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Four Advantages to Using Construction Manager at Risk (CMAR) for Your School District’s Next Project

Construction Manager at Risk, or CMAR, is different from the traditional delivery methods historically used by K-12 schools, such as design-bid-build. CMAR is an option that offers an alternative process where the school district chooses a contractor based on qualifications, expertise, and best value, rather than simply accepting the lowest bid. If your school district is considering future construction projects, understanding how CMAR works may allow you to establish a more collaborative, cost-effective project.

Understanding CMAR

When using the CMAR delivery method, the project owner employs a construction manager (CM) to consult on a construction project. The relationship between the owner and the CM begins in the pre-development stage of the project, usually the planning and initial design phase. Typically, the CM prefers to participate in the design process to help predict and resolve constructability issues and to address the budget, schedule, and impact of long-lead items before design is complete and construction begins.

"It can be expensive to shut down a job site - even for one day - to solve an issue.," says Ross Group Project Manager Dylan Croslin about potential pitfalls of the traditional design-bid-build process. "With CMAR, there is often more time investment up front, but the payoff is a shorter and smoother construction schedule, an improved design, and an overall better value for the owner."

Once the project design is nearing completion, the CM works with the owner and the architect to establish the guaranteed maximum price (GMP), a fundamental element of CMAR. The GMP represents the cost threshold the CM is contractually bound to honor.

Additional defining characteristics of CMAR include:

Project budget: The budget is the core element of the GMP, as it defines what materials will be incorporated and the duration needed to complete the project. It also quantifies the overall cost of the project.

Project scope: When the CM is involved from the beginning, it encourages better communication between the CM and the chosen architect. The team can then develop a project scope with a clear, logical plan from beginning to end. They are also able to include the project's exact timeline, blueprint, and the tools, equipment, and materials required to complete it.

Project schedule: Having a look ahead schedule, which allows the CM to review the design before it is final and prior to starting the project, helps reduce future financial risk by putting a contingency plan in place, as well as mitigates change orders.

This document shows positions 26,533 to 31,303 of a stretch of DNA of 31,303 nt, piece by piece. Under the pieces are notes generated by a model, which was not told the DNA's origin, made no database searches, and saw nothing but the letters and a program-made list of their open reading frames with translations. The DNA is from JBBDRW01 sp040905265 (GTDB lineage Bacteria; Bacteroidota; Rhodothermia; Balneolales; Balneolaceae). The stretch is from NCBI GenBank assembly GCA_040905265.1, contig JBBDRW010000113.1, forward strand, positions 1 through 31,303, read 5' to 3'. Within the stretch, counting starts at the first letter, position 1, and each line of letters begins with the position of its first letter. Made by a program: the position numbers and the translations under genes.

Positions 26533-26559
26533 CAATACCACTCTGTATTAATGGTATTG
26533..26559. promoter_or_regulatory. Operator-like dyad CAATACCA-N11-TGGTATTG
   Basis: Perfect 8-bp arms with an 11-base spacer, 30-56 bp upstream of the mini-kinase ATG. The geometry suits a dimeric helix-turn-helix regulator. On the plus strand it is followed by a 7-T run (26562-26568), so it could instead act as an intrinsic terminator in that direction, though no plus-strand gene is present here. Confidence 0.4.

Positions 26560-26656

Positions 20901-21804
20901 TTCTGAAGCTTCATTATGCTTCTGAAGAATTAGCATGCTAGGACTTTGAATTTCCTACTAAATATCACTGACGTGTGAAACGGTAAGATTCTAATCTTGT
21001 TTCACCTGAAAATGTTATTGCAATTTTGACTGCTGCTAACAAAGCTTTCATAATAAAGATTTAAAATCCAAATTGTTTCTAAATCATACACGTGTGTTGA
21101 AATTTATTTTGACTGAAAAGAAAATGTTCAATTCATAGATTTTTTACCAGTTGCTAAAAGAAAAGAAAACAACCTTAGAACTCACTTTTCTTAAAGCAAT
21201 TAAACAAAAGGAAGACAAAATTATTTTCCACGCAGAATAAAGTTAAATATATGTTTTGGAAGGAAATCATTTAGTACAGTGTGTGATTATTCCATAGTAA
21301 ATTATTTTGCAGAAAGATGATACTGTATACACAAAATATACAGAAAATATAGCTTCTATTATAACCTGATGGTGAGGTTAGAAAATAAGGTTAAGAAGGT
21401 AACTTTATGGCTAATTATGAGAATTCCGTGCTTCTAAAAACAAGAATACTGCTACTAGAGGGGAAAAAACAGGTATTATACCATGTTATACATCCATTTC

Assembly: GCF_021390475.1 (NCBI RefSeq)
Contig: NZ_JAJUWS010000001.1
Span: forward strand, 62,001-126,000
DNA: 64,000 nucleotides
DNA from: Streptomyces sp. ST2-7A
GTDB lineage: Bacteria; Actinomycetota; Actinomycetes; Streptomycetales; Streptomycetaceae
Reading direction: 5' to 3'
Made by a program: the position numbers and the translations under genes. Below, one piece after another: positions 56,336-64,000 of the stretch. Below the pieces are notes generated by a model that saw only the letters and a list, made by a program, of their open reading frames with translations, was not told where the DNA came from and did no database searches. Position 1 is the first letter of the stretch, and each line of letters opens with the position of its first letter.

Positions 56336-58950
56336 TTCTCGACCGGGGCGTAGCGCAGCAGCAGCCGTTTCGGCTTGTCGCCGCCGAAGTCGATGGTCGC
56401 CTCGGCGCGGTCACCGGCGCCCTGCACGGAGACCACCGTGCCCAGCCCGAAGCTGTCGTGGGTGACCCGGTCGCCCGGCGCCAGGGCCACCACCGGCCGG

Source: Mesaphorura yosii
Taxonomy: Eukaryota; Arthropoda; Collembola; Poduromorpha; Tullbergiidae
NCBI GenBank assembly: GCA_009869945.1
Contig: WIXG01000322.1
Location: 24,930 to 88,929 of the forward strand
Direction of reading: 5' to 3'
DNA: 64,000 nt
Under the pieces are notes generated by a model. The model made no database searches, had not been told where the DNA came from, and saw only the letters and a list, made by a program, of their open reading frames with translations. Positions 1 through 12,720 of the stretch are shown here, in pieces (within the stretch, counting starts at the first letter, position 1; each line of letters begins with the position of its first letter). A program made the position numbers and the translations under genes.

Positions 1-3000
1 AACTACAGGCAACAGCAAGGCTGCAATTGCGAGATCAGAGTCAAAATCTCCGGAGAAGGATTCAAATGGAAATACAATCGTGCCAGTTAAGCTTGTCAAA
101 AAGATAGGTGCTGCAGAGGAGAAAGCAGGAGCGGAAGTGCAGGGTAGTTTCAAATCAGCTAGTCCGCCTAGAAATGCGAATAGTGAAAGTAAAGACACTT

Additional expenses: This includes the total cost of labor and materials and factoring in additional money for potential unforeseen circumstances; for example, the late arrival of materials due to Covid-19 and current supply chain issues.

If the project exceeds the GMP, the CM, not the owner, is financially liable - hence the "at risk" component of CMAR.

What are the Advantages of CMAR?

Using the CMAR delivery method on your education projects provides many advantages:

Greater Cost Control: The CM provides estimates for all project costs, so the project owner has a better idea of how to budget the project.

Enhanced Communication: In CMAR, the CM functions as the point of contact for the major project stakeholders. One of their responsibilities is to represent the project owner; by aligning with the owner's interests, the CM will ensure that all parties involved works to satisfy them.

Limited financial risk: CMAR lowers the owner’s financial risk since the CMAR contract and the GMP both document all the standards, regulations, and contingencies associated with the project.

Reduced stress: CMAR is an inherently collaborative project delivery method. The project owner, design team, and the CM work closely together to design the project and control its costs. As a team, they work to overcome challenges and limit the amount of stress sometimes experienced throughout a construction project.

Why Consider CMAR for your next project?

Not all projects warrant a CMAR approach. For example, straightforward, lower-budget projects do not require pre-construction services, construction phasing, or as much paperwork and management as larger projects. If your project meets any of the following criteria, consider the CMAR delivery method to ensure a smooth and successful project, from the initial concept to final completion.

  • The project has large scopes of work with complex designs that are subject to change.

  • The project requires coordination between stakeholders beyond the owner's availability or ability to manage.

  • The project has a strict schedule requirement, such as completing a project over the summer before school starts.

  • The owner does not have construction industry experience and needs to rely on the industry knowledge of a CM.



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